And that's the whole point of the book is to kind of share these moments together and have these discussions that you otherwise would never have.

NORRIS: Hollywood is well represented in this book; Paul Newman, Charlie Chaplin and also Lucille Ball.

Mr. MELTZER: Yeah. Lucille Ball is...

NORRIS: Now, people think of her as a comedienne, not necessarily a hero.

Mr. MELTZER: Yeah. You know, sometimes when I was selecting people, you pick people that you admire and then you look at their story and say, does it actually measure up? Lucille Ball measured up. And in her house, when she was growing up, she had this really, really horrible grandmother who used to ban all the mirrors in her house because she thought vanity was a sin.

Lucy had no friends. She would play in the chicken coop and for friends she had chickens, who she used to nickname Sassafrassa. Lucille Ball used to ride the trolley cars making faces - because she had no mirrors in her house - making faces in the reflection in the trolley cars. And I wanted my boy to hear that humor can take on anything.

You know, when I did "Heroes for My Son," I wanted it not just to be a book about great people. I wanted to find the singular moment that makes them great. And for me, Lucille Ball, finding out what her background is and exactly what she went through and how she could use humor in any moment, it just really fulfilled that requirement.

NORRIS: There's a wonderful quote from here also that is a fantastic lesson for anyone but especially young people: Love yourself first and everything falls into line.

Mr. MELTZER: It's a lesson that so many of us - if I could pick one lesson to teach my son, that's it. I want him to have perseverance, I want him to have kindness, but I - just as the battle we all fight with ourselves every day to accept ourselves for who we are. And I love that from all people it comes most potently from Lucille Ball.

NORRIS: Brad, the entry about your mother, I must say, I've looked at it a few times and every time it brings tears to my eyes.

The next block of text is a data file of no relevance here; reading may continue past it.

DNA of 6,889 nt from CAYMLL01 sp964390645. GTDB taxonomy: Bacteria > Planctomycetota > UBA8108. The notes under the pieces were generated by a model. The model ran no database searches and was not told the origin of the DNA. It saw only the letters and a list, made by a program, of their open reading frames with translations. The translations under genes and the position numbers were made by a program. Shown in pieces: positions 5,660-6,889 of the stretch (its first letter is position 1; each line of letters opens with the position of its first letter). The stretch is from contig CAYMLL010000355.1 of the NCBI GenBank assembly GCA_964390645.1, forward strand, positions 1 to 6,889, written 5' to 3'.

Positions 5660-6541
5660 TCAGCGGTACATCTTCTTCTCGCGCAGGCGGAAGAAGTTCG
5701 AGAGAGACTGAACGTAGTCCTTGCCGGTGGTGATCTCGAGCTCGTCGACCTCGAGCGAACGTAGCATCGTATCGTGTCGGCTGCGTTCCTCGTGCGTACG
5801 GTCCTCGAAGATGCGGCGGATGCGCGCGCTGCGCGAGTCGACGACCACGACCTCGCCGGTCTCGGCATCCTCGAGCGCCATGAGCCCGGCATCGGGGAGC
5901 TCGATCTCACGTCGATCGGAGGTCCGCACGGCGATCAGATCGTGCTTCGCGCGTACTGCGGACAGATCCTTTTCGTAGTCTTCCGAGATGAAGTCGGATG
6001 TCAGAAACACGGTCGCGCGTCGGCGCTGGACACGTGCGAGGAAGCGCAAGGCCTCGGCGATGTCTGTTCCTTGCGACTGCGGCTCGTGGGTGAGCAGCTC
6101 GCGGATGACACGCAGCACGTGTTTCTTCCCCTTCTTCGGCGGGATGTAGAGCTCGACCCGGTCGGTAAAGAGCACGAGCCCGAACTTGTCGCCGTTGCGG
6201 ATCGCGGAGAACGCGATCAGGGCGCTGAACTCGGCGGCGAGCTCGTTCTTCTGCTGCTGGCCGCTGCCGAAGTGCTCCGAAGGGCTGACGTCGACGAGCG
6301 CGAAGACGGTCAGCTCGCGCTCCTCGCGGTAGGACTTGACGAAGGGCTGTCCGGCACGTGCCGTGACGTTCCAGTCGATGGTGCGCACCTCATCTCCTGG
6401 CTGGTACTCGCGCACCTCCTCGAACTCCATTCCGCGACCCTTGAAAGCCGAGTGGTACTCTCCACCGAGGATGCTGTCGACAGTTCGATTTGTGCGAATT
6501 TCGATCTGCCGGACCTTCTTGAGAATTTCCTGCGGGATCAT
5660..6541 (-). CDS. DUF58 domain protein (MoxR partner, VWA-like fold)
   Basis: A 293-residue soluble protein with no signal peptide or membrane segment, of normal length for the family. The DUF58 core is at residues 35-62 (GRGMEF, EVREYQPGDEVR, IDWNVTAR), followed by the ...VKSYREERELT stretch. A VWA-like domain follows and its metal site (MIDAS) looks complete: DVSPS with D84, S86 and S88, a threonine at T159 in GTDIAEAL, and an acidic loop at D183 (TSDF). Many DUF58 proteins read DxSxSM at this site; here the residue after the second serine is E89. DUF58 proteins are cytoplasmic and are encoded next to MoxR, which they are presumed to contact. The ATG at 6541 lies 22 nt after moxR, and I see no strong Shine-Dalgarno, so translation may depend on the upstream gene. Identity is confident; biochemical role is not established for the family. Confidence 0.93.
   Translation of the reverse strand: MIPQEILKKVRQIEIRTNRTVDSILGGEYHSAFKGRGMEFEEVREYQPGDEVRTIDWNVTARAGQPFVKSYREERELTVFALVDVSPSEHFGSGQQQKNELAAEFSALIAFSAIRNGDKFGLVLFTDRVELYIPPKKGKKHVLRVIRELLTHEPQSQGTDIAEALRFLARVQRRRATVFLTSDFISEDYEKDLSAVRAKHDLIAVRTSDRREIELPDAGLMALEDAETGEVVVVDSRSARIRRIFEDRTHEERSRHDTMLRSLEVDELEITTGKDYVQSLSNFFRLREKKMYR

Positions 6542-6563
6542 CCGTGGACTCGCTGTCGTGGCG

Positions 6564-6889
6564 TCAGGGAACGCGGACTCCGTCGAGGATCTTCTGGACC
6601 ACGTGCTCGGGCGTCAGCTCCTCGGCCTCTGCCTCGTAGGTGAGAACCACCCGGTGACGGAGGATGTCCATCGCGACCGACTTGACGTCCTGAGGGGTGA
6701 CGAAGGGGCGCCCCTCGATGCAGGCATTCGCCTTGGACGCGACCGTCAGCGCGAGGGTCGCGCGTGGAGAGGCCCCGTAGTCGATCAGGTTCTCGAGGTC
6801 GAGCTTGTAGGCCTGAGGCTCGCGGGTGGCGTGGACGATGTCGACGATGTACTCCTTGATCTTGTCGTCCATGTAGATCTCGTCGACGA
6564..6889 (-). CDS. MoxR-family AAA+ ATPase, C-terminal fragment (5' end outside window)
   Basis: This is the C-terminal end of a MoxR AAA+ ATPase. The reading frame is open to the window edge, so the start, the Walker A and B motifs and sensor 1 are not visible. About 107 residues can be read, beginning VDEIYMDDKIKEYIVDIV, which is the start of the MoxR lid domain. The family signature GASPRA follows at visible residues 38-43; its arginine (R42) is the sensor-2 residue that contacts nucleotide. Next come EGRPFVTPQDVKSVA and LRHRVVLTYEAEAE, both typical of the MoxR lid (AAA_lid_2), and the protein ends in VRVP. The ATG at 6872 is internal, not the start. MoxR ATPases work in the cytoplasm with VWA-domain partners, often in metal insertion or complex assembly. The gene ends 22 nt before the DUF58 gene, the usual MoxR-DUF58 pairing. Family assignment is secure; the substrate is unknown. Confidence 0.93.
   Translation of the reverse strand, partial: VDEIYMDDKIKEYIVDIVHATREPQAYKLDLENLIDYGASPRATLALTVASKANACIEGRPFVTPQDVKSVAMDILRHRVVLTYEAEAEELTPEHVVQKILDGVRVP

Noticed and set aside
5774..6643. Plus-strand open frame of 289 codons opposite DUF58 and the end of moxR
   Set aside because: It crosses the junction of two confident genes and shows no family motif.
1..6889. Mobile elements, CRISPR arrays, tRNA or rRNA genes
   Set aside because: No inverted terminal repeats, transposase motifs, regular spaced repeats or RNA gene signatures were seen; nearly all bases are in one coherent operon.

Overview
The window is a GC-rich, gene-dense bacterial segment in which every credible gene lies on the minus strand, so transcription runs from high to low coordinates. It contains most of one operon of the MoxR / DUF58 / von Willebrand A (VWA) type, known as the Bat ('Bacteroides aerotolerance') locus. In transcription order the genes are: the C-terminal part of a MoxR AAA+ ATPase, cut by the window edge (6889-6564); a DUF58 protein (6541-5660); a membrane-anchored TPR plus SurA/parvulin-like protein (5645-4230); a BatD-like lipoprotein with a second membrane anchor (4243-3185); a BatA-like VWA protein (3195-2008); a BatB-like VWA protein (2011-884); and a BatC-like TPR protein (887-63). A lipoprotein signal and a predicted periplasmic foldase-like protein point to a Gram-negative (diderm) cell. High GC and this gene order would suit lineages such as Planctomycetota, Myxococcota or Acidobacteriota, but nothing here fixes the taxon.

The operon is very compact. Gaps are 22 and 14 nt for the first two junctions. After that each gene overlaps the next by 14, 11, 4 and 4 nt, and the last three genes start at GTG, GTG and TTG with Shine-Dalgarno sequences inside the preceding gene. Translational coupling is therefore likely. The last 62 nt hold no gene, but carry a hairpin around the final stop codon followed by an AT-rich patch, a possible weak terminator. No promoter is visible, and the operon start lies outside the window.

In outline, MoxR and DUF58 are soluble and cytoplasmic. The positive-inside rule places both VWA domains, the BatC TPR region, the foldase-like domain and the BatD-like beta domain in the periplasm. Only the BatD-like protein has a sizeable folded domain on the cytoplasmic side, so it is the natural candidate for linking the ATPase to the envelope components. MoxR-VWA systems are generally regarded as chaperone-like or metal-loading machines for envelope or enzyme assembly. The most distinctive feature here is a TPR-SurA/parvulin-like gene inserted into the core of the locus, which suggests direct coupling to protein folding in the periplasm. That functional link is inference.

Mr. MELTZER: Yeah. Well, my mom had died from breast cancer two years ago, and I did put my mom in there. It was based on a story that happened to me years ago. My publisher was shutting down and it was really the worst day in my professional life. I didn't know if anyone was going to take over my contract. And I was talking to my mom on the phone, telling her how terrified I was.

And there was this long pause. My mom said to me, I'd love you if you were a garbage man. And to this day, every single day that I sit down to write, I say those words to myself: I'd love you if you were a garbage man, almost taking a bath in the selflessness and the purity of that love that my mother has for me.

And, you know, that story is not just for my mother; that's for every mother out there. And it's really why the last pages in the book are probably the most important pages in the book. They're two blank pages where people can put in their story from their family. And I really think that's going to be the most beautiful page of all.

NORRIS: Brad Meltzer, good to talk to you. Thanks so much.

Mr. MELTZER: Thanks, Michele.

NORRIS: Brad Meltzer is the author of several bestselling suspense novels and a new book called "Heroes for My Son."